I’ve never been a huge fan of labels and I hate picking sides.
To this day I have bad memories of elementary school recess games involving mean kids pointing and picking the people they deemed suitable to be on their highly competitive yet not-so-serious dodgeball and kickball teams. As you might guess I was nearly always selected at the end of the process. No one wanted the un-athletic girl who couldn’t run fast and was sure to make their side lose.
I, too, was that teen who was unsure what political party to designate when I became of age to register to vote. I assumed my socially conscious mother was a Democrat and had heard whispers that my father was a Lincoln-era Republican. I never confirmed either and have teetered back and forth between Democrat and Independent most of my life as I’ve shaped my own views.
So it stands to reason that I feel completely uneasy about labeling myself and picking sides as it relates to religion. I became a Christian, publicly professing my faith in Jesus and getting baptized about the age of 10. Yet that’s never seemed enough for a society that craves details of your faith affiliation for the purpose of determining your camp. I can’t even begin to count the number of times people have asked what church I belong to.
For the record, and using the label that will make the most sense in this milieu, I am a progressive Baptist. Yes, we actually exist, unlike unicorns. I no longer “belong” to a church, but I am a member of and work for the Alliance of Baptists, a network of progressive Baptist individuals and congregations.
“The time is now for us to stop giving honor to labels, taking sides and marking theological territory.”
I believe God loves people who are LGBTQ or who identify as something else altogether; that all humans called by God to pastor should be allowed; that black, brown, red, yellow and white people should worship together with equal value and voice; and that (as another opinion writer suggested recently) God just might be a woman.
I believe there’s a bunch of really twisted stuff in the Bible mixed in with what is transformative and divinely inspired revelation from God. And, central to my faith resume is my radical belief in the love ethic of Jesus Christ.
Being a progressive Baptist for the most part fits who I am, even though I still have a really hard time wearing the label. I have an even more difficult time when I’m around people with labels defined much differently than mine, like conservative and evangelical. Almost instantly I return to recess and that playground where winning or losing is determined by the individuals chosen for either side.
I’m pretty sure my anxiety is the fault of that Spirit that dwells in me, nudging and prodding me all the time to be an agent of change. It’s the same Spirit that called me to preach the gospel years ago. And it’s the same Fresh Wind that isn’t going to stop bothering me until I act, and encourage others to do the same.
The time is now for us to stop giving honor to labels, taking sides and marking theological territory. The season is here to create welcoming, loving and affirming faith communities and structures that make honest and just space for individuals from different social, political, economic and theological locations.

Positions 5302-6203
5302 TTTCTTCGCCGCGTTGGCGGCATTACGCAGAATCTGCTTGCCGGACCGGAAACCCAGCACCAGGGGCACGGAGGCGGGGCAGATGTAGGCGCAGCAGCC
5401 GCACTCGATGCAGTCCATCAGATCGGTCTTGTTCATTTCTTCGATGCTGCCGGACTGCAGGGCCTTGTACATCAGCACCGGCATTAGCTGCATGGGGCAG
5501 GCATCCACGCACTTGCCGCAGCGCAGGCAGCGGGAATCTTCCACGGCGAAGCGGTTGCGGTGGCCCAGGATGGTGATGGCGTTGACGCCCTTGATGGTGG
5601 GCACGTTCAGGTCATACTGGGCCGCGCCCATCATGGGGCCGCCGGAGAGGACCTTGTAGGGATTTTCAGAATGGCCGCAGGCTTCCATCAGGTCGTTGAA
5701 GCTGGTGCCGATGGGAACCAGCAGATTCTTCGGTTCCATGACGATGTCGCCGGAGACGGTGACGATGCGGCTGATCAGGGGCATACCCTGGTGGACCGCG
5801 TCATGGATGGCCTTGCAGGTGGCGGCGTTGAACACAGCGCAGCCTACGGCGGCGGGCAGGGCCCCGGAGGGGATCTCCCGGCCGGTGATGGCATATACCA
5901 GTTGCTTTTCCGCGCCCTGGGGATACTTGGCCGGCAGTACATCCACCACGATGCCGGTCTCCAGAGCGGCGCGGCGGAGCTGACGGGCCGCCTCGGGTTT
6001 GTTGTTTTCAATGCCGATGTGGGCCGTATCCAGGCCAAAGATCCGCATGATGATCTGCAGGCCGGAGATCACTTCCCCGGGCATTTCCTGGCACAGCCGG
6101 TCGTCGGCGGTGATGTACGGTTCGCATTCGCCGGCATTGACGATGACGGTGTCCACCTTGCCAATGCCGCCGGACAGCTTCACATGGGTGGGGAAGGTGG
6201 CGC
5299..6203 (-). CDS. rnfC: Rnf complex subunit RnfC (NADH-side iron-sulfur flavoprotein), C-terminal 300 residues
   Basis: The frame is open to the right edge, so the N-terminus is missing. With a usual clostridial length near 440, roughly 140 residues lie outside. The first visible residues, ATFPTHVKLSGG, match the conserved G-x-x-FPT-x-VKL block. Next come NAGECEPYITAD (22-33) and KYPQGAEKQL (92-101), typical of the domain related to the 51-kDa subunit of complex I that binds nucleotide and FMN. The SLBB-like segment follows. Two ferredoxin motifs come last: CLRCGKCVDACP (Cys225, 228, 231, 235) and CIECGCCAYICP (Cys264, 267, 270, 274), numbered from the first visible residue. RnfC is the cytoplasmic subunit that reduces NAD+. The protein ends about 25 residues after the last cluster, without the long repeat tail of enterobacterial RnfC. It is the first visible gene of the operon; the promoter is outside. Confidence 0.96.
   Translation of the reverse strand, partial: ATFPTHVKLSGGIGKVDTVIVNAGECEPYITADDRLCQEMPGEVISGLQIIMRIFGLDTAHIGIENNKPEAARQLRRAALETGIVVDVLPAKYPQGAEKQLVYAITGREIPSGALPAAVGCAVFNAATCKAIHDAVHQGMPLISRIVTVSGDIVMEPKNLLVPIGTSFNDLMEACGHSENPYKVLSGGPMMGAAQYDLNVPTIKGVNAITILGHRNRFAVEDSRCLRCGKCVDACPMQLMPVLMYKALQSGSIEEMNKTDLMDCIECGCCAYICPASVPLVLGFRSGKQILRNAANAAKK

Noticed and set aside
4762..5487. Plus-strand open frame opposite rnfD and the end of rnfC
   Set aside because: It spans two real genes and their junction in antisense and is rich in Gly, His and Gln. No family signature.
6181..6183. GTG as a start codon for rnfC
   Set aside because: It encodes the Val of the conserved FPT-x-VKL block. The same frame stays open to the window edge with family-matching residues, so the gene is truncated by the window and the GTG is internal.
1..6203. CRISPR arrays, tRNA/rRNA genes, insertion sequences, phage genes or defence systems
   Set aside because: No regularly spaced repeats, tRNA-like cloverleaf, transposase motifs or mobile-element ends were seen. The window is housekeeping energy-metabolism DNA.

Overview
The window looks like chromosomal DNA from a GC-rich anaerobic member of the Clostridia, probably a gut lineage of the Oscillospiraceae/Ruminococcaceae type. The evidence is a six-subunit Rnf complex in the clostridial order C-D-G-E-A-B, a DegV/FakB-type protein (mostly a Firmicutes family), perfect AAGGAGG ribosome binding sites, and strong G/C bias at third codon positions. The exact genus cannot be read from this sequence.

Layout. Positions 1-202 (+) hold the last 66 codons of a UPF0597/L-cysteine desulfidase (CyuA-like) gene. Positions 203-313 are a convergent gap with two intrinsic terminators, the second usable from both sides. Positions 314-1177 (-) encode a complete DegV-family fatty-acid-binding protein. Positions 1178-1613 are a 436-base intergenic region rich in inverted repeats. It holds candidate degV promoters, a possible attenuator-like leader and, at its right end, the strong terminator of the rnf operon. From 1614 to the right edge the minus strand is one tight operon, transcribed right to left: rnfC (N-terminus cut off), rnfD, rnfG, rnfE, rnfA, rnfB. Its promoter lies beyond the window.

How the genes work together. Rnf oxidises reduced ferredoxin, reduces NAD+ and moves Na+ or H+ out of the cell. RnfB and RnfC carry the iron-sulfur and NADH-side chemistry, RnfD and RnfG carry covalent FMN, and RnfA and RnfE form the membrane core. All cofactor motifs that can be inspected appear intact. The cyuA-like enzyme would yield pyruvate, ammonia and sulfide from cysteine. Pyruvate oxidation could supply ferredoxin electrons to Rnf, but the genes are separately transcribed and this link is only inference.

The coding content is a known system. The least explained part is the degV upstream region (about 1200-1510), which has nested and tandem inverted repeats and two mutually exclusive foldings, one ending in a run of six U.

“Time, a plethora of historical events and a ton of sin stand between those believers described in Acts and us today. But our charge is exactly the same.”
It is possible to mold faith communities and structures where power and privilege are deconstructed, racial and ethnic diversity is valued, full humanity is championed and worship expressions are a panorama of color and sound.
Unreal? Impossible? Nah, in fact we’ve been there before. Faith communities like I’m describing harken back to Christianity’s first congregation, birthed through Pentecost.
“The church was intercultural and multilingual from its inceptions,” Curtiss Paul DeYoung writes in Intercultural Ministry: Hope for a Changing World, edited by Grace Ji-Sun Kim and Jann Aldredge-Clanton. “Acts and the letters of the apostle Paul proclaim a narrative of a first-century church whose congregations from Jerusalem to Antioch to Rome were inclusive of a wide range of ethnic backgrounds and cultural perspectives.”
It wasn’t always easy and in some cases it was downright messy, as the scriptures illuminate. But it was the full embodiment of the church, a covenant community of crazies tied together by faith in a grace-giving, triune God.
Time, a plethora of historical events and a ton of sin stand between those believers described in Acts and us today. But our charge is exactly the same.
As Amy Butler writes in her chapter in Intercultural Ministry, “The call of the church is deeper and harder than what we have become in society. The call of the church is to stand in the gap, modeling and facilitating hard and painful conversations, midwifing the birth of common ground when the divides are so deep and the pain so raw and the perspectives so different that there seems to be no hope.”
Yet we who profess faith in the One who died, was buried for three days, and then rose again know there is hope, witnessed best through the Resurrection.
Today I choose to reconfigure that old playground, designing a new space for recess that encourages all who play in it to work in tandem and free of labels and sides for the glory of God. Will you join me?